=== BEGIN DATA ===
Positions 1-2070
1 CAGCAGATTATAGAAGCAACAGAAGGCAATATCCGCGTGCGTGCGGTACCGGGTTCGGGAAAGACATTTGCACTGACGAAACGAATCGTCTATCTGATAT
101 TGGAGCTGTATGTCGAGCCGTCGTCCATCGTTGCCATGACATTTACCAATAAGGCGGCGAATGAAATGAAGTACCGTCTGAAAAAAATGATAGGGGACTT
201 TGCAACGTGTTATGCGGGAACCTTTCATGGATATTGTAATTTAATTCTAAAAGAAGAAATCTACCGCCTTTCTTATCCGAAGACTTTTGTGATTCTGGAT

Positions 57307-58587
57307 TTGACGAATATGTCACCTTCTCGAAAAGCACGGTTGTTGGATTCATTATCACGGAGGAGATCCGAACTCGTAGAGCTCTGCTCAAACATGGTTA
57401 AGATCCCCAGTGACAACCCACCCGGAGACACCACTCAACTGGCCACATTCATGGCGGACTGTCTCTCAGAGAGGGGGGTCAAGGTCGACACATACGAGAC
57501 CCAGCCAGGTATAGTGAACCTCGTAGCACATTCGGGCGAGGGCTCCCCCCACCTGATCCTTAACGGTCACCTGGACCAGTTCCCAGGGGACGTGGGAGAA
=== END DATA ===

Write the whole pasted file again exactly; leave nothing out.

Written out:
Positions 1-2070
1 CAGCAGATTATAGAAGCAACAGAAGGCAATATCCGCGTGCGTGCGGTACCGGGTTCGGGAAAGACATTTGCACTGACGAAACGAATCGTCTATCTGATAT
101 TGGAGCTGTATGTCGAGCCGTCGTCCATCGTTGCCATGACATTTACCAATAAGGCGGCGAATGAAATGAAGTACCGTCTGAAAAAAATGATAGGGGACTT
201 TGCAACGTGTTATGCGGGAACCTTTCATGGATATTGTAATTTAATTCTAAAAGAAGAAATCTACCGCCTTTCTTATCCGAAGACTTTTGTGATTCTGGAT

Positions 57307-58587
57307 TTGACGAATATGTCACCTTCTCGAAAAGCACGGTTGTTGGATTCATTATCACGGAGGAGATCCGAACTCGTAGAGCTCTGCTCAAACATGGTTA
57401 AGATCCCCAGTGACAACCCACCCGGAGACACCACTCAACTGGCCACATTCATGGCGGACTGTCTCTCAGAGAGGGGGGTCAAGGTCGACACATACGAGAC
57501 CCAGCCAGGTATAGTGAACCTCGTAGCACATTCGGGCGAGGGCTCCCCCCACCTGATCCTTAACGGTCACCTGGACCAGTTCCCAGGGGACGTGGGAGAA